MEMS Microphone Design
The market for MEMS microphones has been growing rapidly over the past few years. As well as mobile devices, microphones are now being increasingly adopted in consumer electronics. Smart devices now use two or more MEMS microphones to improve directional sensitivity and employ Active Noise Cancellation for better sound quality. Microphone arrays are also being used in other consumer-based products (like Amazon Echo and Google Home), with multi-directional functions to improve performance.
Most modern MEMS microphones are based on air-gap capacitors with a single fixed backplate and movable membrane. More sophisticated configurations can support dual backplates or dual membranes. Recently, there has also been increasing interest in using the piezoelectric effect as a transduction mechanism to convert acoustic waves into an electrical signal.
The Challenges of MEMS Microphone Design
From conceptual design, to optimization and performance enhancement, CoventorMP®can simulate a wide range of key issues related to successful MEMS Microphone design. These include:
- Capacitive (or PZE sensing) with single backplate, dual backplate or dual membrane configurations
- Mode frequencies with fluid loading
- Robust pull-in, contact zipping and lift-off
- Sensitivity, pre and post-contact
- Transient pressure overloads
- Damping and associated thermoacoustic noise analysis in the sensing element to predict Signal to Noise Ratio (SNR)
- Simulation in an IC design platform using Cadence Virtuoso® or a VerilogA compatible simulator
- Total Harmonic Distortion (THD) using Cadence Virtuoso
In capacitive microphones, the pull-in voltage is a key parameter that needs to be optimized in the design loop. Often, the high degree of gap non-linearity, combined with contact and stress, make it difficult to simulate pull-in and post contact behavior (zipping) using standard dc sweep-based algorithms. To address this issue, CoventorMP® offers a robust continuation algorithm, that finds both stable and unstable conditions, with voltage driven pull-in and lift-off simulation capabilities.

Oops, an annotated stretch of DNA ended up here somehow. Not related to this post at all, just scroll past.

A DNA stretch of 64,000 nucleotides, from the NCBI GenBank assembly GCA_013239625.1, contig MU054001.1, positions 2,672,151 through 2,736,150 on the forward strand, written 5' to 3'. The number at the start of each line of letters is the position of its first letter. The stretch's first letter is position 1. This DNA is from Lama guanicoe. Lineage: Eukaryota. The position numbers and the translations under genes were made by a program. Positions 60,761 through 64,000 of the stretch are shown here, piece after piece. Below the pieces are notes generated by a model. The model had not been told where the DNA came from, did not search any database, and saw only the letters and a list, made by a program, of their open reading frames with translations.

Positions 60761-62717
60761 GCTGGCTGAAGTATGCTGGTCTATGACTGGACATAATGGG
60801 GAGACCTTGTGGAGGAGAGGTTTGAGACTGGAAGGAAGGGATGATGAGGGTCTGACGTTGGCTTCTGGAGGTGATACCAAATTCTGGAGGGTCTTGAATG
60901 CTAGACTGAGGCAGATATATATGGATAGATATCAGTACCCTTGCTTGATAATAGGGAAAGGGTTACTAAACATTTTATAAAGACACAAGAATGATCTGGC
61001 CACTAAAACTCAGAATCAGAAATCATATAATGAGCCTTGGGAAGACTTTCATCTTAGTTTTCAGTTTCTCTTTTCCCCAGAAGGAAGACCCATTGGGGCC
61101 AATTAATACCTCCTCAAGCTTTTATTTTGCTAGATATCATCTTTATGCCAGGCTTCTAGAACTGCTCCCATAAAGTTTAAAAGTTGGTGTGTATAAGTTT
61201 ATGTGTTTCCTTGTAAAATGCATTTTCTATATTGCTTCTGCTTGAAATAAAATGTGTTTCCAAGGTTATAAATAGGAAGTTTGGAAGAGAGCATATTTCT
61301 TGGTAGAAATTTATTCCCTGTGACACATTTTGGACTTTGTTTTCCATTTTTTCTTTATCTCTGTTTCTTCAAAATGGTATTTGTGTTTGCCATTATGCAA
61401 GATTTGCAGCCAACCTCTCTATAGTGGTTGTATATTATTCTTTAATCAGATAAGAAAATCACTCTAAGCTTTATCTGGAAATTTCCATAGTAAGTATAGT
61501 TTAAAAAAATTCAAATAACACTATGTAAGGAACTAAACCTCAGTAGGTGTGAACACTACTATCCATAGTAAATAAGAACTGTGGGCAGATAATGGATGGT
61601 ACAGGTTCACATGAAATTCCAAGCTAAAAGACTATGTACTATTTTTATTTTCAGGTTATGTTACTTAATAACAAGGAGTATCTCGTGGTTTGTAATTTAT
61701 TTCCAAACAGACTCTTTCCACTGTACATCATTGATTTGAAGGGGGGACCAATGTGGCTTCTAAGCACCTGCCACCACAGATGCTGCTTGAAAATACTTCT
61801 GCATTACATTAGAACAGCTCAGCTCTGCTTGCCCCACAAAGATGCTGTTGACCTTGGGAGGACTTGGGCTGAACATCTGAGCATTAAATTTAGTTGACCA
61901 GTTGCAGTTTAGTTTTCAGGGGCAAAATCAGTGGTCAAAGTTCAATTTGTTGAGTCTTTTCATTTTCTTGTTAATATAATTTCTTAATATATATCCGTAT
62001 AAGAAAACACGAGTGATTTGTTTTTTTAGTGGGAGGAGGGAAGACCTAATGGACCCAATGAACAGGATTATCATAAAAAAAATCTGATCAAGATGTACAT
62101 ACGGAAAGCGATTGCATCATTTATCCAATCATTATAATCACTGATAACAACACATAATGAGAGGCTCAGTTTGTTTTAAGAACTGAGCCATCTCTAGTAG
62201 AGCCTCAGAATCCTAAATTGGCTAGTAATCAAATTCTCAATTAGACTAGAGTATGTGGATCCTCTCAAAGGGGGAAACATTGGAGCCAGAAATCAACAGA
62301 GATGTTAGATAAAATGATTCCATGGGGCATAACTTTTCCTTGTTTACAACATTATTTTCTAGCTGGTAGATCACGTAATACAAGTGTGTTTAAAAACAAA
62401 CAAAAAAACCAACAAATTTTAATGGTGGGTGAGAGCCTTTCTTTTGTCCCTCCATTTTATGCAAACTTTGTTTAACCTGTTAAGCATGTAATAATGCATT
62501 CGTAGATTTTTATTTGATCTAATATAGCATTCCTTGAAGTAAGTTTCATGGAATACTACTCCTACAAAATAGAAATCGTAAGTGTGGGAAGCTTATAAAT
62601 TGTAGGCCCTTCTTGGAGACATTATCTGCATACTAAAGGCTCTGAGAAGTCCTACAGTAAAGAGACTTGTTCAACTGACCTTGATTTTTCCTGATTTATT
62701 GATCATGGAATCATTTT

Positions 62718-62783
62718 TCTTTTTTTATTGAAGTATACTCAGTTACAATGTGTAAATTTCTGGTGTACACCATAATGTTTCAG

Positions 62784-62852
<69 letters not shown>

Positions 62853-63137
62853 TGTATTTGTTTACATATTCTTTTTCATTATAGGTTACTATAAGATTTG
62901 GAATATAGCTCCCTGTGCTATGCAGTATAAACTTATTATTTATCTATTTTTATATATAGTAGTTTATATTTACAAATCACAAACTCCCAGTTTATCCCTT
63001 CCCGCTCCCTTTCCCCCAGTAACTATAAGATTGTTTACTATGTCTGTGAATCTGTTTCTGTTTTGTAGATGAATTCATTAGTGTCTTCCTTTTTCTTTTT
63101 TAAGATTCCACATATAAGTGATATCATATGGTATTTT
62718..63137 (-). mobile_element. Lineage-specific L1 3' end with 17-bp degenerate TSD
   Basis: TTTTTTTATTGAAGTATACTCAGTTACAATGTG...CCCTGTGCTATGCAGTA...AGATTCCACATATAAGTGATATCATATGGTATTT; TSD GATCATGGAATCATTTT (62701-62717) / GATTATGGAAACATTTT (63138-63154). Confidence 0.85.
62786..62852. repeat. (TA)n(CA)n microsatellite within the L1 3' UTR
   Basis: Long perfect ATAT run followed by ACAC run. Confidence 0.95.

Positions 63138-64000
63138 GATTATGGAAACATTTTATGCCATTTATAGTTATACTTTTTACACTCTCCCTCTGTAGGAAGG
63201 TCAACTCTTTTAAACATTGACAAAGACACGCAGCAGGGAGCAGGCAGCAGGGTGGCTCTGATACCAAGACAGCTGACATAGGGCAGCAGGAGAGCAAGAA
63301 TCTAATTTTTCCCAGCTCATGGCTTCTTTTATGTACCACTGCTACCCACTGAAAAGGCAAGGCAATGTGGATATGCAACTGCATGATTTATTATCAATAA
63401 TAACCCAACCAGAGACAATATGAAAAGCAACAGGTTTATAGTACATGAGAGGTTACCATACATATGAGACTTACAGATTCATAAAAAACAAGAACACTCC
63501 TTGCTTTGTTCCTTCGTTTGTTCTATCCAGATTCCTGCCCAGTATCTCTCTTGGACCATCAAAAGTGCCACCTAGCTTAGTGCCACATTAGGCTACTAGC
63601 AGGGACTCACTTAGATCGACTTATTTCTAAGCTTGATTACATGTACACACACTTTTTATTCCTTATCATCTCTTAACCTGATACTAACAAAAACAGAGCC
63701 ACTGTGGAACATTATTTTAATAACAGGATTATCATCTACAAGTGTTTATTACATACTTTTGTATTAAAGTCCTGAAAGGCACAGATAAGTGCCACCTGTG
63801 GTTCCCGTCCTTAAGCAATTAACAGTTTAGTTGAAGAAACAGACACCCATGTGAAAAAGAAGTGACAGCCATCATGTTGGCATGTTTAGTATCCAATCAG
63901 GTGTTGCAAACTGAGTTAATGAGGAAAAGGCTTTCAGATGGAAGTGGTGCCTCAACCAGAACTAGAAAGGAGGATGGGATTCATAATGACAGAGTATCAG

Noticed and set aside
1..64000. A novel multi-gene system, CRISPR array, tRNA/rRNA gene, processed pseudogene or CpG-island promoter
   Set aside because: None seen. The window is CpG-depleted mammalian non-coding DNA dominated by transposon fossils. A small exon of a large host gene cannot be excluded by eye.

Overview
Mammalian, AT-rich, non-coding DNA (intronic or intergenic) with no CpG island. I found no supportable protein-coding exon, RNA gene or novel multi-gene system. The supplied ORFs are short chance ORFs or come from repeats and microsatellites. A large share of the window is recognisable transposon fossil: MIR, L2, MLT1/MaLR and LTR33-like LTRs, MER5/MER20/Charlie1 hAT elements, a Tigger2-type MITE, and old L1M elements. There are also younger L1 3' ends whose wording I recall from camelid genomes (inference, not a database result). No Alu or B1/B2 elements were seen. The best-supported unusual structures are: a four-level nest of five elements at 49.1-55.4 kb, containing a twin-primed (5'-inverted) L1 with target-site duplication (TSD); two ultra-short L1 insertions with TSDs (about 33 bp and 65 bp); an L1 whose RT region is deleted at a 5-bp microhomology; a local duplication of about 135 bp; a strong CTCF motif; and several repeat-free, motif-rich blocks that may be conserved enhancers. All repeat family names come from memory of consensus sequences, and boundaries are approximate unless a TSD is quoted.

Another key design consideration for microphones is the SNR. One common approach in modeling the SNR is to build an electrical equivalent model from lumped components in a network (Spice-like) simulator. This approach generally requires specialist design expertise and substantial time to build a complete equivalent model. As an alternative, CoventorMP offers the capability to simulate sensitivity and noise directly from the multi-physics element model, from which the SNR can be computed.
Co-simulation with the Circuit
In fact, the same SNR simulations can be performed by loading the multi-physics model directly in to Cadence Virtuoso. Here, the advantage is that the effect of parasitic loads, and indeed any circuit element or biasing scheme on the response, can be simulated directly using Cadence Spectre®. All the non-linear physics, including damping models for noise analysis, are included by default. Furthermore, as the MEMS+ models are inherently non-linear, the THD can be simulated as well time domain performance, for example to model startup effects.
In conclusion, CoventorMP enables a designer to simulate key issues that are specific to MEMS microphones, from pull-in to sensitivity and noise calculations, including circuit co-simulation using direct model export to Cadence Virtuoso or VerilogA.